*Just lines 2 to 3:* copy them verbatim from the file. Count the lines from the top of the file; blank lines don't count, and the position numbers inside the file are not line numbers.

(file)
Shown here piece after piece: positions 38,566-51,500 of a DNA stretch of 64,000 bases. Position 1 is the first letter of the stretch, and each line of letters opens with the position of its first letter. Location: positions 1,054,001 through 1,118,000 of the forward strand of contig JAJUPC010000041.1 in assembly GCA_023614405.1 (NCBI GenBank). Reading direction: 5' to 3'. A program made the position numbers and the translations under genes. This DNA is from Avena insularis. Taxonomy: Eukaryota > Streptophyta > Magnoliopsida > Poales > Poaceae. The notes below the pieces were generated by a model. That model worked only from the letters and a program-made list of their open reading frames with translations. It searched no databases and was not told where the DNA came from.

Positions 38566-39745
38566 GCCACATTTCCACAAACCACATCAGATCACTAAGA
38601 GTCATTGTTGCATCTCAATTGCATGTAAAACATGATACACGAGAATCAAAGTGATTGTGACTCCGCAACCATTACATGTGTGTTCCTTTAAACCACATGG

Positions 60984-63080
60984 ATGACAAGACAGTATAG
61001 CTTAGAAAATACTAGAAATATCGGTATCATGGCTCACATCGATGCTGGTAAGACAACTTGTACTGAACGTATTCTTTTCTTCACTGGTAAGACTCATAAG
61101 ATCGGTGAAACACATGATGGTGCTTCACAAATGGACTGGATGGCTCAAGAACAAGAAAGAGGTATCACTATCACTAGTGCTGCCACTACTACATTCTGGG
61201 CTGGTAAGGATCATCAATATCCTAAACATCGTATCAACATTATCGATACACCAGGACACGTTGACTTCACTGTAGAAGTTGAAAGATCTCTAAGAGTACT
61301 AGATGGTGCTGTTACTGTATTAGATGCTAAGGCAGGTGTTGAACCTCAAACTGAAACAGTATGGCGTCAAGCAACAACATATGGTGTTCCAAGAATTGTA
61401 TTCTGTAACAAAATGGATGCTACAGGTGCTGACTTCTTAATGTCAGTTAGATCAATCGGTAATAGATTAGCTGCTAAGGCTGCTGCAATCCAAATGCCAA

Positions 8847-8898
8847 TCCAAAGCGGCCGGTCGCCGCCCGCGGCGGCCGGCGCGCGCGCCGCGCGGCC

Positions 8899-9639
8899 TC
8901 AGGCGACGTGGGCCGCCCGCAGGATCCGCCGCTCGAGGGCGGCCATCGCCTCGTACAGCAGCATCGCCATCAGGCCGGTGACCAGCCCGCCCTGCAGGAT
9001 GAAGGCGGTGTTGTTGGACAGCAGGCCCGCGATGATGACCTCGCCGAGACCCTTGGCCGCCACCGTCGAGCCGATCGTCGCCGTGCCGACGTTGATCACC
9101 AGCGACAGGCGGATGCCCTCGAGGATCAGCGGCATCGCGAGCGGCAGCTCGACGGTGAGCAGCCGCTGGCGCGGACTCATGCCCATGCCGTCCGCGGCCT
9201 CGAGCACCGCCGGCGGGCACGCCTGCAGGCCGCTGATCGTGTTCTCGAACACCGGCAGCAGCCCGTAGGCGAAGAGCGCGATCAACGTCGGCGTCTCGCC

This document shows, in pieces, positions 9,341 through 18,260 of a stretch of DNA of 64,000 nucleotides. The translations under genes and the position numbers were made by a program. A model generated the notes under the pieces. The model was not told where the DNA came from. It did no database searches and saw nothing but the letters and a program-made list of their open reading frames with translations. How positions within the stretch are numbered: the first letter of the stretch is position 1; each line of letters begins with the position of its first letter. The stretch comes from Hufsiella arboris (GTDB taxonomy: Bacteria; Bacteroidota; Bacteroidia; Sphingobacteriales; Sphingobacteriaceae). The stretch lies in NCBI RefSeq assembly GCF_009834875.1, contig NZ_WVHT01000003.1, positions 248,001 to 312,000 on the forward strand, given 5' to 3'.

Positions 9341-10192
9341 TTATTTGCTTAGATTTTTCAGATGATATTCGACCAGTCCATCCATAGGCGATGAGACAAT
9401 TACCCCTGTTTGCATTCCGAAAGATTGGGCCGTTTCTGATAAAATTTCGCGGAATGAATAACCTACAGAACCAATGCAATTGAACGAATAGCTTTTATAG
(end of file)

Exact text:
Positions 38566-39745
38566 GCCACATTTCCACAAACCACATCAGATCACTAAGA